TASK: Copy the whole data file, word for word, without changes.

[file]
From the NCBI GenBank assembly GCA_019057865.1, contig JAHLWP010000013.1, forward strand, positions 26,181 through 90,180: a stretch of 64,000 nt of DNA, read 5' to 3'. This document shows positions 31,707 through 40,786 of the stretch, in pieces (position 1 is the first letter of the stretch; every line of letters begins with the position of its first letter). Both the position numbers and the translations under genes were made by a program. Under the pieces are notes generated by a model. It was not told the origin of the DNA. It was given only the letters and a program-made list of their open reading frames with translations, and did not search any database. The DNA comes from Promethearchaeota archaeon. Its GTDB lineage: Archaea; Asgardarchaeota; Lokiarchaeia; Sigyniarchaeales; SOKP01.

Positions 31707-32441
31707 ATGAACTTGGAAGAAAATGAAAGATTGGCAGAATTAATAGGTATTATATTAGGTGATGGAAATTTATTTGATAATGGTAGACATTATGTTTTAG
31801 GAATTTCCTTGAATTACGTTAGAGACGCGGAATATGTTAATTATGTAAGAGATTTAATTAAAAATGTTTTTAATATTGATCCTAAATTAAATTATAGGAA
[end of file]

From the NCBI GenBank assembly GCA_019057865.1, contig JAHLWP010000013.1, forward strand, positions 26,181 through 90,180: a stretch of 64,000 nt of DNA, read 5' to 3'. This document shows positions 31,707 through 40,786 of the stretch, in pieces (position 1 is the first letter of the stretch; every line of letters begins with the position of its first letter). Both the position numbers and the translations under genes were made by a program. Under the pieces are notes generated by a model. It was not told the origin of the DNA. It was given only the letters and a program-made list of their open reading frames with translations, and did not search any database. The DNA comes from Promethearchaeota archaeon. Its GTDB lineage: Archaea; Asgardarchaeota; Lokiarchaeia; Sigyniarchaeales; SOKP01.

Positions 31707-32441
31707 ATGAACTTGGAAGAAAATGAAAGATTGGCAGAATTAATAGGTATTATATTAGGTGATGGAAATTTATTTGATAATGGTAGACATTATGTTTTAG
31801 GAATTTCCTTGAATTACGTTAGAGACGCGGAATATGTTAATTATGTAAGAGATTTAATTAAAAATGTTTTTAATATTGATCCTAAATTAAATTATAGGAA